Anyone who had a cheap set of computer speakers in the early 2000s has heard it – the rhythmic dit-da-dit-dit of a GSM phone pinging a cell tower once an hour or so. [153armstrong] has a write up on how to capture this on your computer.
It’s incredibly simple to do – simply plug in a set of headphone to the sound card’s microphone jack, leave a mobile phone nearby, hit record, and wait. The headphone wire acts as an antenna, and when the phone transmits, it induces a current in the wire, which is picked up by the soundcard.
[153armstrong] notes that their setup only seems to pick up signals from 2G phones, likely using GSM. It doesn’t seem to pick up anything from 3G or 4G phones. We’d wager this is due to the difference in the way different cellular technologies transmit – let us know what you think in the comments.
This system is useful as a way to detect a transmitting phone at close range, however due to the limited bandwidth of a computer soundcard, it is in no way capable of actually decoding the transmissions. As far as other experiments go, why not use your soundcard to detect lightning?
Are you interested in building a 20kHz 2-channel oscilloscope and a 2-channel signal generator for only $20 with minimal effort? Be sure to check out [Jan_Henrik’s] Instructable that goes over how to build this awesome tool from a cheap USB audio card.
We have featured tons and tons of DIY oscilloscopes in the past, but this effort resulted in something very well put together while remaining very simple to understand and easy to build. You don’t even need to modify the USB audio card at all. One of the coolest parts of this build is that you can unplug your probe assembly from your USB audio card, and bring it wherever your hacking takes you. After the build, all you need is [Christian Zeitnitz’s] Soundcard Oscilloscope program and you are good to go. One of the major downsides that is often overlooked when using an audio based oscilloscope, is that it is “AC coupled”. This means you cannot measure low-frequencies (including DC signals) using a sound card. Be sure to heed [Jan_Henrik’s] advice and do not use your built in audio card as an oscilloscope. With no protection circuitry, it is a sure fire way to fry your computer.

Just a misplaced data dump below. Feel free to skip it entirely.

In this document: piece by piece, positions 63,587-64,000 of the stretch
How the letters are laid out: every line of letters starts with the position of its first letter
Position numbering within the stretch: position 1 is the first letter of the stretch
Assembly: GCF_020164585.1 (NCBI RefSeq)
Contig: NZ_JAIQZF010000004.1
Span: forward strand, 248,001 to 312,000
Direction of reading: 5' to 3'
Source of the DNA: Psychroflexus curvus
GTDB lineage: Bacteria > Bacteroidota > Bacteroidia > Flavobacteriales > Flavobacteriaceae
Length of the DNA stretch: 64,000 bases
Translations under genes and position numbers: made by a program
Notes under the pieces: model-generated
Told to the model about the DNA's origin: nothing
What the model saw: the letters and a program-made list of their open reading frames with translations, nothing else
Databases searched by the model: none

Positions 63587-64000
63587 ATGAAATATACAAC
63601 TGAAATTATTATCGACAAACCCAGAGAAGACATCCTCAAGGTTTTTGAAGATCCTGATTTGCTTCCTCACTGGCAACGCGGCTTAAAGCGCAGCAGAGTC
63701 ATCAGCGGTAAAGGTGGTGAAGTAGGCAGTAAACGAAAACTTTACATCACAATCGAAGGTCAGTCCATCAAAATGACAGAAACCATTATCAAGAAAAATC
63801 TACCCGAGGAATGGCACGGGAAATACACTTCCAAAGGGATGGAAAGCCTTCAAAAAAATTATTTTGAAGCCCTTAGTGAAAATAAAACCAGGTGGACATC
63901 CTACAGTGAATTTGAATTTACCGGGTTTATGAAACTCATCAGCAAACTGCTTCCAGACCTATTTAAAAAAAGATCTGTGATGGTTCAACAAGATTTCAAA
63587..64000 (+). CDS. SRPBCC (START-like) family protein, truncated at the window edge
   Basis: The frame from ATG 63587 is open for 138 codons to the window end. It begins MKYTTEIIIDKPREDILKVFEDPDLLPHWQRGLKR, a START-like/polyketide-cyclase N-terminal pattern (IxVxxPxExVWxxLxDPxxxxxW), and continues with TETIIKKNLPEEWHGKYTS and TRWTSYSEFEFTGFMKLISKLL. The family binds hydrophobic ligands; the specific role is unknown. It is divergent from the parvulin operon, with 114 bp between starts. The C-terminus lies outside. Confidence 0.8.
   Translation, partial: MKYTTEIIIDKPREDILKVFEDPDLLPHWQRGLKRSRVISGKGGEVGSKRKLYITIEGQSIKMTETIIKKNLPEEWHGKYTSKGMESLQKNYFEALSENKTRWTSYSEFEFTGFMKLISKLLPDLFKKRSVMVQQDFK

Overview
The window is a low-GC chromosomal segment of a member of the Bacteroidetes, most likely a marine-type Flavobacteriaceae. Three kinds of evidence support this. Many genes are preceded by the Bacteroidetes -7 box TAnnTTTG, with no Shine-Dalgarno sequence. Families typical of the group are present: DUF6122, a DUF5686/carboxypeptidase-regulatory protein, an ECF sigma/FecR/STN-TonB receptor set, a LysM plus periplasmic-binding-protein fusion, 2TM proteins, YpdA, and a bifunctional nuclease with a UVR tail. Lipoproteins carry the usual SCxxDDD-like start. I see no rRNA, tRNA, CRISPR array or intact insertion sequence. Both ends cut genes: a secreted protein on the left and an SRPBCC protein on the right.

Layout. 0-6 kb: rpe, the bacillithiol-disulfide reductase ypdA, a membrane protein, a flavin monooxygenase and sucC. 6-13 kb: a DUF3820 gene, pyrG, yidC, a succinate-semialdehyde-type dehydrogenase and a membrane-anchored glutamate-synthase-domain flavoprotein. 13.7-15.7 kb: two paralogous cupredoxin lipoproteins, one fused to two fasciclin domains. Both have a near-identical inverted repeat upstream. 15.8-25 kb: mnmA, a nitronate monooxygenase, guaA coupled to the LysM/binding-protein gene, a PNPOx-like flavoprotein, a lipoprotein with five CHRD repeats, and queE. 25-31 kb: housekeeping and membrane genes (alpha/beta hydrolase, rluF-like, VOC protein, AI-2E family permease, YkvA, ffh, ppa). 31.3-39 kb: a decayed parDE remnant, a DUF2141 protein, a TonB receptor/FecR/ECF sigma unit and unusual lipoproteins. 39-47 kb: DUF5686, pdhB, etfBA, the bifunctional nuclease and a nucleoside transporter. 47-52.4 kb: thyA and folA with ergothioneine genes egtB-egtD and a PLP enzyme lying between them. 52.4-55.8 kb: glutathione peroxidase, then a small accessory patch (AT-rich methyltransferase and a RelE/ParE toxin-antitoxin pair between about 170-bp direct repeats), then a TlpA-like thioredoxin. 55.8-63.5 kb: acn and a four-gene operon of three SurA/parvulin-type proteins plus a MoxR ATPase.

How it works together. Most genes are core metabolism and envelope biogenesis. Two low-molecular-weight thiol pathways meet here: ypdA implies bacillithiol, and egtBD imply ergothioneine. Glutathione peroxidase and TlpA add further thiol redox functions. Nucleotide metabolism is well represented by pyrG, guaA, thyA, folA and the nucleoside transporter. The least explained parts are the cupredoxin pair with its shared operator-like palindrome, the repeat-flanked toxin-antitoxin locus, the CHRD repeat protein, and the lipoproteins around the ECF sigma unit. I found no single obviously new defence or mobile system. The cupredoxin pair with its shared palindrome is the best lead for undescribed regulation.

What analog projects have you built around an audio interface? We have seen such an interface used for many different applications, including a few fun medical related hacks (be sure to keep safety your first priority). Write in and let us know!
The Asus WL500GP wireless router runs Linux and has two USB ports. [equinoxfr] wanted to install audio support internally to the router though (translated). Luckily, it uses a VIA VT6212 4port USB controller. So, he was able to wire two more internal ports. A Brando USB soundcard is plugged into one of those ports and wired to an external headphone jack. He wanted dual RCA connectors, but they just wouldn’t fit. The router is running OpenWRT Kamikaze. MPD is used to serve music with the wymypy frontend since it has its own lightweight webserver.
While researching the CHDK How-To, we came across the team’s instructions for porting the firmware to entirely new cameras. In theory, CHDK should work on any Canon running the DIGIC II or III processor since most of them are running the same VxWorks OS. A dump of the camera’s firmware is required before porting work can begin. On some cameras, the firmware was retrieved using software, but others required a hardware route. Pictured above is a Canon A610 that’s slowly flashing out every bit of its firmware using the built in LED. The photodiode is hooked up to a soundcard where the entire bitstream is recorded. It takes 1-7 hours to read the entire firmware. Once the sound file has been captured, it’s reverted to the original bytes and can then be decompiled with something like IDApro.